This article originally appeared on VICE UK.
In a world where drugs were completely legal, Liam Reynolds and his undergraduate mates would be hailed as over-achievers.
While others on the International Business degree at Leeds Beckett University were spending their downtime learning the best number-of-pints-to-tactical-chunder ratio, Reynolds et al. were putting theory into practice by running a successful drug ring.
After attending daytime lectures in modules such as Digital Marketing and Supply Chain Management, they ran their business from a student house in Leeds where four of them lived. They made payments for ecstasy, LSD, and cannabis by accessing the now defunct Silk Road, using the anonymous digital currency Bitcoin. The drug packages arrived in the post and all they had to do was dish them out.
Unfortunately for Reynolds and his team of entrepreneurs, the police soon caught wind of their mini-Medellin operation. An investigation found "a very sophisticated and highly organized criminal enterprise that for a sustained period of time imported substantial quantities of controlled drugs into the UK and supplied them in the city's student community."
Last week, 21-year-old Reynolds, the ringleader, started a four-year prison sentence after being found guilty of conspiracy to import and supply controlled drugs. His nine co-defendants, aged between 20 and 22, were convicted of a mixture of importation, supply, and money laundering offenses, but were all given suspended sentences and avoided jail.
What this case illustrates neatly is that anyone—even a fuzzy-faced student from —can now set up their own drug importation and sales business. All you need is a laptop, a student loan, a bit of dark web know-how and you've become the Pablo Escobar of your local student party scene. Of course, you could lose all your money, sell someone some deadly pills, or end up spending quite a long time in prison, but I guess those are the risks you take.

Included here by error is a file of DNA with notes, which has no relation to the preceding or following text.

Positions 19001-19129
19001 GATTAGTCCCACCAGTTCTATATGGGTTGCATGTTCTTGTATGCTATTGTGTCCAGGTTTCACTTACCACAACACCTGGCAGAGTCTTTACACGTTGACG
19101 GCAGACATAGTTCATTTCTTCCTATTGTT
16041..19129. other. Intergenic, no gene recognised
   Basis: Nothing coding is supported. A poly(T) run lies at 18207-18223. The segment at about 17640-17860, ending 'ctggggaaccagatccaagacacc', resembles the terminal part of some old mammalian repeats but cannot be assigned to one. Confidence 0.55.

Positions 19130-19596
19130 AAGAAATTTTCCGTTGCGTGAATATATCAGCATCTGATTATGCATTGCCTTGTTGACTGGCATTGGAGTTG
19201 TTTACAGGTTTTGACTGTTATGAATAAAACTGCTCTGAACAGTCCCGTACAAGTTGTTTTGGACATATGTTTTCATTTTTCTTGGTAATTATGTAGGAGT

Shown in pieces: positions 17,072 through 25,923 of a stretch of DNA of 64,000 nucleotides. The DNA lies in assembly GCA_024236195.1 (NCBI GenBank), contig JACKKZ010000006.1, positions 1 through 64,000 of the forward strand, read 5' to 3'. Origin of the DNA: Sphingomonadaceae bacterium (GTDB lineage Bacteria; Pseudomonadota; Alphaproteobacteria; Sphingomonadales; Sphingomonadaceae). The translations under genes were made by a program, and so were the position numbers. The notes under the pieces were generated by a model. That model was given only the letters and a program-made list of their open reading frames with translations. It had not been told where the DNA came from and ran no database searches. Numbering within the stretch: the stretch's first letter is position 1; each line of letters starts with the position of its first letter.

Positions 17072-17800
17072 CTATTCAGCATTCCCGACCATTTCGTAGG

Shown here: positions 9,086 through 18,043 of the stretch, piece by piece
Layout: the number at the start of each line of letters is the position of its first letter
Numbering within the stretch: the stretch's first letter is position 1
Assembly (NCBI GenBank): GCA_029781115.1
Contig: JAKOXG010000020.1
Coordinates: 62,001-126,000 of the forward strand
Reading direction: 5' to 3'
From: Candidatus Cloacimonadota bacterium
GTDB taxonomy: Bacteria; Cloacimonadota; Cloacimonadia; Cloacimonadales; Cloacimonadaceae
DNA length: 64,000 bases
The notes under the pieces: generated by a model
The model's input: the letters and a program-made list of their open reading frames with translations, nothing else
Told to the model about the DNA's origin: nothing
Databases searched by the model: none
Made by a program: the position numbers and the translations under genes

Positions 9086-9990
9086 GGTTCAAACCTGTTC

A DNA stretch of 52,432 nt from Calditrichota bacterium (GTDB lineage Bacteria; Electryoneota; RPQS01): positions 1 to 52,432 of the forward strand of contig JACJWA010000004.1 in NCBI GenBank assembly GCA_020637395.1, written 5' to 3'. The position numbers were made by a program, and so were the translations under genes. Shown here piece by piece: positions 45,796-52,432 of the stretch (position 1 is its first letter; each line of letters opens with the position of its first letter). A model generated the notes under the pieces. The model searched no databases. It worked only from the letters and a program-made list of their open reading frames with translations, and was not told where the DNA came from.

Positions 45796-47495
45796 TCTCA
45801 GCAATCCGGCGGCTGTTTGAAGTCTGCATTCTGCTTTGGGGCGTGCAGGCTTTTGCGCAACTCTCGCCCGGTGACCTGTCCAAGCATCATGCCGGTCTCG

The online drug market, unsurprisingly, is widely known as a place where drug users go to buy drugs. But a report published last year called "Not an 'Ebay for Drugs': The Cryptomarket 'Silk Road' as a Paradigm Shifting Criminal Innovation" found that between a third and half of all sales on the Silk Road were bulk purchases worth £1,000 to £2,000 ($1,600 to $3,150), rather than the odd gram or two of mephedrone.
"These findings provide clear evidence," the report concluded, "that many customers on Silk Road will have been drug dealers sourcing stock, and that in revenue terms, these kinds of 'business-to-business' sales were key [to the entire] Silk Road business."
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All the evidence from the sales patter on the current raft of darknet markets—vendors offering large discounts for bulk orders, for example—indicate similar patterns of business. And because the dark web is increasingly becoming a go-to place for drug dealers to stock up on their wares before selling them on for profit, it is transforming the nature of drug selling—by making it such an accessible career.
It's no wonder that Reynolds and his "colleagues," especially the ones who were doing an entire degree on how to set up an international business, clocked an opportunity to make easy money. Buying drugs over the web is tailor-made for your average student: They're likely to have a pretty good understanding of the internet; they don't have to deal with any scary importers IRL; and they're living among thousands of other people very willing to spend a large chunk of their maintenance loan on drugs.
Less than a decade ago, the ability to source and smuggle illegal drugs was the preserve of an elite group of criminal outfits with good connections. Now, because of the dark web, anyone can do it. So they do.
It's hard for police to spot student dealers, as they are less exposed than dealers operating outside the student bubble. Even so, the Leeds lads have not been the only university students caught with their fingers in the online drug pie.